There’s confusion over what POLYLINE means in MapServer and via ESRI. In MapServer POLYLINE simply means a linear representation of POLYGON data. With ESRI polyline means multi-line. Old versions of the Shapefile techical description don’t even refer to polyline shapefiles, just line. So, ESRI polyline shapefiles are just linework and can only be drawn and labeled as LINE layers. Those shapefiles don’t have feature closure enforced as polygon shapefiles do which is why the distinction is so important. I suppose there is a better choice than POLYLINE but I don’t know what it would be.
The only difference between POLYLINE and LINE layers is how they are labeled.
MapScript is the scripting interface to MapServer, usually generated by SWIG (except in the case of php_mapscript). MapScript allows you to program with MapServer’s objects directly instead of interacting with MapServer through its CGI and Mapfile.
Reverse geocoding is an activity where you take a list of street features that you already have and generate postal addresses from them. This kind of spatial functionality is provided by proprietary packages such as the ESRI suite of tools, as well as services such as those provided by GDT. MapServer is for map rendering, and it does not provide for advanced spatial operations such as this.
Geocoding is an activity where you take a list of addresses and generate lat/lon points for them. This kind of spatial functionality is provided by proprietary packages such as the ESRI suite of tools, as well as services such as those provided by GDT. MapServer is for map rendering, and it does not provide for advanced spatial operations such as this.
If you are using MapScript, there is a free geocder available through XMLRPC and SOAP at http://geocoder.us . You could hook you application up to use this service to provide lat/lon pairs for addresses, and then use MapServer to display those points.
In the current MapServer version, line width is set using the STYLE parameter WIDTH. For a LINE layer, lines can be made red and 3 pixels wide by using the following style in a CLASS.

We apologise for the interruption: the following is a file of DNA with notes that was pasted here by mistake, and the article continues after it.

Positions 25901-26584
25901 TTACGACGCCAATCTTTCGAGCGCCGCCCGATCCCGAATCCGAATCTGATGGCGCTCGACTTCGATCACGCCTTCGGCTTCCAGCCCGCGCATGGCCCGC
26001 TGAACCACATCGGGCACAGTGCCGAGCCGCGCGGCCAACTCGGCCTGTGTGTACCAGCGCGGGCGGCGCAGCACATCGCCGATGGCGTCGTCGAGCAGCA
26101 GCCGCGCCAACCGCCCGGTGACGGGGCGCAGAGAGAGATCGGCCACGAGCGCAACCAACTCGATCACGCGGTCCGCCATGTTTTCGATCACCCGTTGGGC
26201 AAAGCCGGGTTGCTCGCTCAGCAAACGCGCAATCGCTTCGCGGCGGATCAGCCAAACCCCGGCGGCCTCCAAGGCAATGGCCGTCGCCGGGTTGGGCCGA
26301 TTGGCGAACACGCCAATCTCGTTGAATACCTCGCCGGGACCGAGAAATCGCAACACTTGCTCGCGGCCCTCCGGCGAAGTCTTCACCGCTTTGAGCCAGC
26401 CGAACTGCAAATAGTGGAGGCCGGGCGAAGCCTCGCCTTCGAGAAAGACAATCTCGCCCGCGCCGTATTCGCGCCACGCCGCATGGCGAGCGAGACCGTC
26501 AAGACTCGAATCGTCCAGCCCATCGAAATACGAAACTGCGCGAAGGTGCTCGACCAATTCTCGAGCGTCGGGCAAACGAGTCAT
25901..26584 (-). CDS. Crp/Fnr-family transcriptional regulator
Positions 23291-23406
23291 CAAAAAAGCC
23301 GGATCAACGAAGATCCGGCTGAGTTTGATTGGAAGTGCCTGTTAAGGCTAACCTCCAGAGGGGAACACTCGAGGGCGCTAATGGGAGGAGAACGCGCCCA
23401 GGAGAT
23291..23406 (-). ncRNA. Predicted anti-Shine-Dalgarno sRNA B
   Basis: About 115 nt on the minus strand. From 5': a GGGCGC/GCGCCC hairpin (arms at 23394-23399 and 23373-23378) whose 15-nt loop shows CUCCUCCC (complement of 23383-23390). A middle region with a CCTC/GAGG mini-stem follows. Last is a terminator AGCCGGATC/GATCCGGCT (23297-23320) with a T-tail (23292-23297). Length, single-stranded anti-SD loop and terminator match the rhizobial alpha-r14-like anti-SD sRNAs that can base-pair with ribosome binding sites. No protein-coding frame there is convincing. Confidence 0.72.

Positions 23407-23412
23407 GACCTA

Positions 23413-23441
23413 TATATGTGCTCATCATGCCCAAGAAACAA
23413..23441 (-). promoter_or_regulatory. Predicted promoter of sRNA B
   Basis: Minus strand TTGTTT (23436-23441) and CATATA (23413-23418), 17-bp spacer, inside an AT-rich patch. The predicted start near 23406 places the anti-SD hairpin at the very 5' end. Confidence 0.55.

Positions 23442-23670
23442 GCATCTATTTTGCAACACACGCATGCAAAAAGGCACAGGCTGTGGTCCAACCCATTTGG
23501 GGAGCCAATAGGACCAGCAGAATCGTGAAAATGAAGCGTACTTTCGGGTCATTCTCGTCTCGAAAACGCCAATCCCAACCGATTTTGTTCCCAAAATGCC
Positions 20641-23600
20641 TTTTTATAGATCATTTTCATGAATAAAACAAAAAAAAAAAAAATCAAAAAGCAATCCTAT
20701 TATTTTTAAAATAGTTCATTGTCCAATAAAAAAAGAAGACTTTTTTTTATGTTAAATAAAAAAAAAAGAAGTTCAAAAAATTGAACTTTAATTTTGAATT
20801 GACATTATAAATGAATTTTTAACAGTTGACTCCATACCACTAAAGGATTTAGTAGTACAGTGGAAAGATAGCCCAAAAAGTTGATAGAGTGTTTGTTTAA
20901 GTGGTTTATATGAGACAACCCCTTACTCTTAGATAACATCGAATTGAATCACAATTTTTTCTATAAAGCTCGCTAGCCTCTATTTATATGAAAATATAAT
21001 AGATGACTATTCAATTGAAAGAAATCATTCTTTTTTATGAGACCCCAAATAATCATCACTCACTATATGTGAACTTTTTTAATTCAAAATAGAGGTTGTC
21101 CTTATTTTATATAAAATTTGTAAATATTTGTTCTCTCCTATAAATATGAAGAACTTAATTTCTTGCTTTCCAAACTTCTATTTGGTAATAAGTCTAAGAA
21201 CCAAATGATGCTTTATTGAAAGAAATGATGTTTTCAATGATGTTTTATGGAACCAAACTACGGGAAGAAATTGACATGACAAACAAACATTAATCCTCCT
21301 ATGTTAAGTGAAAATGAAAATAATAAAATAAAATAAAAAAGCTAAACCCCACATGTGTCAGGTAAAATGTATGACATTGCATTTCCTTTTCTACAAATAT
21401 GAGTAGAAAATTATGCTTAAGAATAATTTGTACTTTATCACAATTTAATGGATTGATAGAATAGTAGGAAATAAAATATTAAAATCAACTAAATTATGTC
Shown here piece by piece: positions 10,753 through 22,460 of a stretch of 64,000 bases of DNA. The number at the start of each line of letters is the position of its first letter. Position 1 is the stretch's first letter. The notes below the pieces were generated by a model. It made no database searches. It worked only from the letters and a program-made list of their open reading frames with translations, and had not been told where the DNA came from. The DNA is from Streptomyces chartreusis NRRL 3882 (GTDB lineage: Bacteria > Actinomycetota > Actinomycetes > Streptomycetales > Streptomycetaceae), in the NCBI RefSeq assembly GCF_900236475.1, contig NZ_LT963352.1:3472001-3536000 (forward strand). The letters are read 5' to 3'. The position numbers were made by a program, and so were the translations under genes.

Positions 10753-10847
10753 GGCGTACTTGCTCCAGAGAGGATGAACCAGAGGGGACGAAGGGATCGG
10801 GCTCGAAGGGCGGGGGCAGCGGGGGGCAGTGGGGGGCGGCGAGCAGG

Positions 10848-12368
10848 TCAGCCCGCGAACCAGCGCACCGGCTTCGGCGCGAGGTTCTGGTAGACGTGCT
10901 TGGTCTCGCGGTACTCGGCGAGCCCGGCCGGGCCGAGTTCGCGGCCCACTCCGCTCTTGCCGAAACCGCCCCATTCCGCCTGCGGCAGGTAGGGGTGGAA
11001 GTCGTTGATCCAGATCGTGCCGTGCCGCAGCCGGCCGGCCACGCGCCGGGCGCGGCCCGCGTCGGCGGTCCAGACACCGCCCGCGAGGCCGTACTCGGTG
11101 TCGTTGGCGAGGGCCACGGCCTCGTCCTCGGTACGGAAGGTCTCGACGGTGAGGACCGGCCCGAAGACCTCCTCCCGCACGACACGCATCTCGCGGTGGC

STYLE COLOR 255 0 0 WIDTH 3 END
In earlier versions of MapServer , you could set the symbol for the LAYER to ‘circle’ and then you can set the symbol SIZE to be the width you want. A ‘circle’ symbol can be defined as
SYMBOL NAME 'circle' TYPE ELLIPSE FILLED TRUE POINTS 1 1 END END
You must be using an old version of MapServer (where GD was the default library for rendering).
Newer versions of MapServer use AGG for rendering, and the default output formats is 24 bit colour, so there should not be a problem.
The default output format for MapServer with GD was 8bit pseudo-colored PNG or GIF. Inherently there will be some color degradation in converting a 24bit image (16 million colors) image into 8bit (256 colors).
With GD output, MapServer used quite a simple method to do the transformation, converting pixels to the nearest color in a 175 color colorcube. This would usually result in blotchy color in a fairly smoothly varying image.
For GD, solutions used to be:
For more information review the Raster Data.
Although MapScript can generate the map in any desired image format it is sufficient to only consider the three most prevalent ones: JPEG, PNG, and GIF.